GLOBAL, INDIAN AND AFRICAN SUGAR INDUSTRY:

Need To Produce Sufficient Sugar Cane Based Sugar, Fuel Ethanol And Electricity Through Integrated Sugar Complex To Generate The Employment In A Near And Long Term Future.

 

Dr. PATIL A. S.,

 

Chairman and Chief Executive Officer

 

M/s. India Bio and Agro Pacific Pvt. Ltd., Pune, MS, India.

([email protected])

The United Nations, in 2009, has projected a world population of 9,150 million inhabitants in 2050 (Source-World Population Prospects: The 2008 Revision) and it is revised to 9,160 million (www.fao.org/economic/esa.), later on, it is predicted to 8,309 and 7,302 million in 2030 and 2015. This population growth will create the additional need for food, feed, fuel, energy, etc. for livelihood of the people at global level.

  1. 1. SUGAR– GLOBAL PRODUCTION AND CONSUMPTION

In the major sugar production countries of the world, the production and consumption of sugar [million tonnes, raw value] in 2015-16 and 2016-17,as per the sugar producing regions is given in Table 1 (Source- Cooperative Sugar, India, 2016,vol.47, no. 5 and 2017,vol. 48, no.5 ).

TABLE 1 – SUGAR PRODUCTION AND CONSUMPTION AT GLOBAL LEVEL, 2015-16 and 2016-17

*(mln trv)

REGION/YEAR

SUGAR PRODUCTION/ YEAR

SUGAR CONSUMPTION/ YEAR

2015-16

2016-17

2015-16

2016-17

SOUTH AMERICA

43.537

45.417

20.672

18.988

FAR EAST & OCEANIA

33.923

31.763

38.207

38.541

INDIAN SUBCONTINENT

33.236

29.391

33.698

35.130

NORTH & CENTRAL AMERICA

21.803

22.210

19.268

19.960

WESTERN EUROPE

15.890

15.955

19.194

18.895 ­

EQUATORIAL & SOUTHERN AFRICA

7.775

10.241

7.580

10.520

EASTERN EUROPE & CIS

7.612

8.732

10.349

10.437

MIDDLE EAST & NORTH AMERICA

7.135

7.667

18.536

18.894

WORLD TOTAL

170.911

168.715

173.398

174.908

 

PRODUCTION AND USING UP OF SUGAR

At global level, the total sugar production was 170.91 and 168.71 mln trv during 2015 -16 and 2016-17. In which, South America, Far East and Oceania and Indian Subcontinent regions are prime, wherein, the sugar cane crop is dominant in producing sugar even under climate change conditions.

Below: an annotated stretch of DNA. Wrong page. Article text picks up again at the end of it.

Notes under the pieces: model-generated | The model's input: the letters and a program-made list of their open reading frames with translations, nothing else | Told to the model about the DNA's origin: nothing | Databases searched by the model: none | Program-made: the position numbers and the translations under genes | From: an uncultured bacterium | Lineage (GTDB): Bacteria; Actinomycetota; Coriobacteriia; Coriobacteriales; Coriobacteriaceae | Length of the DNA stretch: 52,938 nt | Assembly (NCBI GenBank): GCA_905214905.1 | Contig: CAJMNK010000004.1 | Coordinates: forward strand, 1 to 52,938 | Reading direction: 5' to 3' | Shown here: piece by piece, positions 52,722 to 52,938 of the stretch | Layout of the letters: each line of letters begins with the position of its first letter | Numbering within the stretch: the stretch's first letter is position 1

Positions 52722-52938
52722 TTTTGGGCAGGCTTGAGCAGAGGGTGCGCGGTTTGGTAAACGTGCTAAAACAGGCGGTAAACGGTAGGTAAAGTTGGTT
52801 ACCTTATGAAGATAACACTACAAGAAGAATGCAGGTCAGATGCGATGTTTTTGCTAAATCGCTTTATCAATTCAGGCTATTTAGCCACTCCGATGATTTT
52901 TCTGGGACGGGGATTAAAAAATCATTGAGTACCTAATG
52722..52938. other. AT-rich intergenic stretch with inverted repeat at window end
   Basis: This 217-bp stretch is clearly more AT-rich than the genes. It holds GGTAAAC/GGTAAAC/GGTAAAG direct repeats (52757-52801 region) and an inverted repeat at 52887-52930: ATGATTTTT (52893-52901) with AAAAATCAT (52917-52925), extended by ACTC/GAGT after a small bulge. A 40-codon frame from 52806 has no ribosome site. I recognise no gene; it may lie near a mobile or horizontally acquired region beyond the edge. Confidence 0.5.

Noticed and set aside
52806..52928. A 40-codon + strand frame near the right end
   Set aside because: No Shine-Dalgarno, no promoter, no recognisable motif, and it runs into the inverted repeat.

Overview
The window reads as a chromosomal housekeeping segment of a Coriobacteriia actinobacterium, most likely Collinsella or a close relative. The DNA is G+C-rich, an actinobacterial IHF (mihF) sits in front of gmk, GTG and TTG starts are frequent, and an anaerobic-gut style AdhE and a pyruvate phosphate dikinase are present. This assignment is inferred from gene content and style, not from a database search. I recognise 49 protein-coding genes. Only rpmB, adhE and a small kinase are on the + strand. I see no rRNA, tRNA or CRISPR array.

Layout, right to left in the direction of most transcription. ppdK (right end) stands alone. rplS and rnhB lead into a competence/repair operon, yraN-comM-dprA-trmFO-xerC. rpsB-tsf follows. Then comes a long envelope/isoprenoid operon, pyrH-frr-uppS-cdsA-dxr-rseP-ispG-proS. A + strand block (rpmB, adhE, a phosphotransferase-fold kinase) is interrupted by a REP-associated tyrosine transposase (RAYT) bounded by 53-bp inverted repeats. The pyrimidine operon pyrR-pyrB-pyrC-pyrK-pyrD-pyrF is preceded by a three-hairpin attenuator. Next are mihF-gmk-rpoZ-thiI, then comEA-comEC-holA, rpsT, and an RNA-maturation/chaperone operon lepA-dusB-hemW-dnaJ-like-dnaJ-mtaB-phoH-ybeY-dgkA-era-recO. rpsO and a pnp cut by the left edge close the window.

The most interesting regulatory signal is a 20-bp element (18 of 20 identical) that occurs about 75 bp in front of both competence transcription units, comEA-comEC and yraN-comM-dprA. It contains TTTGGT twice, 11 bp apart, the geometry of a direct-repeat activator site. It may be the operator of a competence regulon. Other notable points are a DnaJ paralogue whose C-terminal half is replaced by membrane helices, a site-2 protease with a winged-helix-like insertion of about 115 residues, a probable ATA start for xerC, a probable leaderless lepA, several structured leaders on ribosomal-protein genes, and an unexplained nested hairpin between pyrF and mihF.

The share of cane sugar in world total making was 79.70, 79.20 and 80.20 %, while the beet sugar share in 2014-15, 2015-16 and 2016-17 was 20.30, 20.80 and 19.20 %, respectively (Source-www.indiansugar.com). Beet sugar share in world’s production was about to 27.75% in 2000-01. Due to increase of incidence of pests, diseases, low productivity as a result of many factors, fast deterioration in juice quality after maturity, very susceptible to water stagnation conditions in the field, increase of labour cost, requirement of additional power cost for sugar manufacturing, minimum profit to both, the farmers and mills in growing and processing of beet, etc., are the major factors responsible for declining the cultivation of beet crop and production of beet sugar, at world.

Sugar cane is a noble and hardy crop as compared to sugar beet and therefore, cane sugar production is at increasing side. It is expected the more declining of beet sugar in the total production and share of beet sugar may be less than 10.00 % in world, up to 2040. Therefore, more attention is needed towards the sugar cane, sugar research and development at world level, on many aspects including the production of fuel ethanol and electricity, considering the prime need of it and its shortage, mainly in Africa, North America, Indian Subcontinent, etc. on priority. It will be a challenging task to grow more, sufficient and quality cane to run a sugar factory minimum of 300 days (160 days is a standard in India) and for electricity generation, 350 days in a year, with a maximum productivity of cane and sugar in fields and more sugar in mills per month per hectare. Many countries are more conducive for growing the quality cane for these tasks from Africa, Asia and South America Continents and are best options. This will also help in creating and boosting the employment generation and financial prosperity along with health, educational, cultural, etc. aspects, at root level.

Sugar utilization was 173.398 and 174.908 mln trv, respectively, during 2015-16 and 2016-17 (Table1).The consumption of sugar noticed maximum in the region of Far East and Oceania and Indian Subcontinent in 2016-17, however, the sugar consumption growth of three to four million tonnes per year in Asia and Africa is expected and then, sugar demand may be 189.5 mln t by 2021 (source – www.fao.org).

Sugar manufacturing in Brazil during 2014-15, 2015-16 and 2016-17 noticed maximum of 35.95, 34.65 and 37.78 mln trv, respectively (Table 2 ) and India was second with 30.46, 27.53 and 23.94 mln trv, respectively.EU, China, Thailand, USA, Mexico, Russian Federation, Australia and Egypt was next in production. South Africa, Kenya, Tanzania and Nigeria produces 1.66, 0.62, 0.34 and 0.06 mln trv of sugar in 2016-17, respectively and they are far behind than Thailand, which produces 9.75 mln trv and out of which, 8.00 min trv was exported. India, EU, China, USA and Brazil consumed to 27.20, 18.80, 17.50, 10.88 and 10.80 mln trv, respectively in 2016-17 (Table2) and was maximum. Consumption of sugar in Tanzania, Kenya, Nigeria and South Africa was maximum with 0.67, 0.93, 01.60 and 01.95 mln trv, respectively.